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Dark mode might not be a silver bullet for improved battery life
- A new study has found that dark mode doesn’t give you major efficiency gains in some scenarios.
- Researchers found that switching to dark mode from low to mid brightness only yielded between 3 to 9% savings.
- You see more energy gains by going from a light mode at maximum brightness to a dark mode, according to the study
Dark mode has been touted as one of the better features on phones today, allowing devices with OLED screens to save power compared to using a typical light mode. This is because OLED displays can turn off individual pixels to display black colors, saving juice in the process.
However, a new study by Purdue University researchers has shown that switching to dark mode might not make a big difference for power consumption with typical usage.
The researchers looked at six apps — namely Calculator, Google Calendar, Google Maps, Google News, Google Phone, and YouTube — using its newly developed tool called a Per-Frame OLED Power Profiler (PFOP). The team then looked at how dark mode affected a minute of activity for each app on the Pixel 2, Pixel 4, Pixel 5, and Moto Z3.
Related: Love dark mode? Here’s why you might want to avoid it
The result? Well, the team found that many consumers use auto-brightness settings that keep brightness at around “30-40%” when indoors. But the researchers said that switching from light mode at 30-50% brightness to dark mode only saves between 3 and 9% of power on average for all the tested devices.
However, the study found that users would see more significant power savings if they went from a light mode at high brightness to the dark mode. In fact, it noted that switching from a light mode with 100% brightness (as you might expect when outdoors in the sun) to dark mode could save 39 to 47% juice. That’s a major gain and could result in more than just a couple of extra minutes of power.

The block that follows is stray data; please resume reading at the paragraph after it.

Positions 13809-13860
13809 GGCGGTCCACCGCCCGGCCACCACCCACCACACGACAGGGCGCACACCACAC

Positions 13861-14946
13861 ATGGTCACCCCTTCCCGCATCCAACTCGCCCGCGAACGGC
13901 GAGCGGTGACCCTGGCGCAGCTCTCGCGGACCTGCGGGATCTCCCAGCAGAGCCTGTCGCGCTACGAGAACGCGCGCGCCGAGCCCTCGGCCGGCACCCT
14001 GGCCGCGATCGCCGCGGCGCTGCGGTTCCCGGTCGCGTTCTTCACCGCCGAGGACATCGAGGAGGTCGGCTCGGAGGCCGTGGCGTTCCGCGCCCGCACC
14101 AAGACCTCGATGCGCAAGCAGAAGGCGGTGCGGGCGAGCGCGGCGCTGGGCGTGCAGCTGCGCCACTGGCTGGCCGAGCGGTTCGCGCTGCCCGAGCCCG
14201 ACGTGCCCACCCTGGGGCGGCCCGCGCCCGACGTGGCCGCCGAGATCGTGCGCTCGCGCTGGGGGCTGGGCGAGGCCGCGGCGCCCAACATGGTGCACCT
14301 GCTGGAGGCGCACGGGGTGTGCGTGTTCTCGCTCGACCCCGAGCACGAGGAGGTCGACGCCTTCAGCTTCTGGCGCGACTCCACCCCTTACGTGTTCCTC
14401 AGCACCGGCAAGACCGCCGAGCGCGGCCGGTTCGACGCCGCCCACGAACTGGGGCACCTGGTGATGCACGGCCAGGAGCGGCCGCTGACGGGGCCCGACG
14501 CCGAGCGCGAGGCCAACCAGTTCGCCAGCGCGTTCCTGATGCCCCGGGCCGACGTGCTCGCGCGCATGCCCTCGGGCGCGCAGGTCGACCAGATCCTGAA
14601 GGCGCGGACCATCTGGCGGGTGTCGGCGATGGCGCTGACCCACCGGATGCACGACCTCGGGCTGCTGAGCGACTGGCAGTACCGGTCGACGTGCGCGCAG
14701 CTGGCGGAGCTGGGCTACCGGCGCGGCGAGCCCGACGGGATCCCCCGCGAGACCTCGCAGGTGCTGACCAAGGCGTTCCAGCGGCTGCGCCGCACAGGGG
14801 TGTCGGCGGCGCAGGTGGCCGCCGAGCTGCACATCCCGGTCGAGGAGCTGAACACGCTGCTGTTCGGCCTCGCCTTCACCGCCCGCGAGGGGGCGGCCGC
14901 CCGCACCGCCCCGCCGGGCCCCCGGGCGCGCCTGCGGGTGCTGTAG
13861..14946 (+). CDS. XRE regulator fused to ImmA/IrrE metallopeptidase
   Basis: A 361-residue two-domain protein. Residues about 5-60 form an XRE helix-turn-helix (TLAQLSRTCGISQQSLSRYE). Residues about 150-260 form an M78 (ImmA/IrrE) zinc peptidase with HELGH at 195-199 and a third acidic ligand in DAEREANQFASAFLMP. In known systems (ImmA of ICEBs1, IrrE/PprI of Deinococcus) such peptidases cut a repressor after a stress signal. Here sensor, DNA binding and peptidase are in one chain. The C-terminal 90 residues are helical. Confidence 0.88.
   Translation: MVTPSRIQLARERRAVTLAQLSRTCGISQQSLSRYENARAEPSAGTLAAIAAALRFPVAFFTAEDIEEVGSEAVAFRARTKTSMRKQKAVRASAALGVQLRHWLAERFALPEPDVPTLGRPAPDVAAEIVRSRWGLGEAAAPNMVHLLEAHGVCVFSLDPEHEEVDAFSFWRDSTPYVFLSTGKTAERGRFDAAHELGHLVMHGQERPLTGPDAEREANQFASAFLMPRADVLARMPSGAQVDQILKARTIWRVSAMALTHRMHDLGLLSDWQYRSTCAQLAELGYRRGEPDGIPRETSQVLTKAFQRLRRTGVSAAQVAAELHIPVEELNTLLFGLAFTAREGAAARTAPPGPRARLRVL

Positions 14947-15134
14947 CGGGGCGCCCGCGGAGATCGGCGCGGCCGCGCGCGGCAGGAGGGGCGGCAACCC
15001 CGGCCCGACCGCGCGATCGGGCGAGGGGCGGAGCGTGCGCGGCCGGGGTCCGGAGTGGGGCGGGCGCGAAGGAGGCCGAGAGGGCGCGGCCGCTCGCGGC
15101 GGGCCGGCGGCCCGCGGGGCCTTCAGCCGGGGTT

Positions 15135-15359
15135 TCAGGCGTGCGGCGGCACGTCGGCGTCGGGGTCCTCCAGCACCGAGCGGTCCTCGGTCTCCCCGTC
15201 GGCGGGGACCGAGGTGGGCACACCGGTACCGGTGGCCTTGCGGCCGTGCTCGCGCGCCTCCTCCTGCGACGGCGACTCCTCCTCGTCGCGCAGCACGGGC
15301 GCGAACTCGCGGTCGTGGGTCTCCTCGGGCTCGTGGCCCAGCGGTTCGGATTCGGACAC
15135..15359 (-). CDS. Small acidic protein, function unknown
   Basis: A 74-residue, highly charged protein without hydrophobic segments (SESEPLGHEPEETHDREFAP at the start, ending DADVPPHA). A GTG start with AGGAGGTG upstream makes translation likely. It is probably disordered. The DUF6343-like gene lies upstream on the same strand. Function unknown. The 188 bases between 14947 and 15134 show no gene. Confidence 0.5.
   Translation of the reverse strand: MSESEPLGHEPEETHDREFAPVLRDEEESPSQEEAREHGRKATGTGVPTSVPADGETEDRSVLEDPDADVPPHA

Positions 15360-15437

The study also claimed that Android’s battery consumption functionality doesn’t take dark mode into account when calculating an app’s power draw. The team says it’s developed a tool, dubbed Android Battery+, which takes dark mode into account. Purdue’s researchers say they plan to open-source the PFOP tool and add the Android Battery+ feature into the Android Open Source Project. The Battery+ functionality is highlighted in the red box in the picture below.
Some of these results do seem like a no-brainer though, as we already know that drastically high brightness in light mode can chew through a phone’s battery. So it stands to reason that you’d see higher gains switching from a light mode at super-duper high brightness to a dark mode than switching from a light mode at moderate brightness. Google even illustrated the relationship between dark mode and brightness with its own research back in 2018.
But what is interesting is just how little difference dark mode can make if you prefer low to mid brightness anyway. Therefore, those who don’t crank their phone brightness up in the first place might not want to switch to dark mode if they’re hoping for major energy gains.
We’d also be keen to see this test conducted using the same brightness measurement for each device (based on nits), as some phones have brighter screens than others. So 100% brightness on one phone might not be as bright as 100% brightness on another.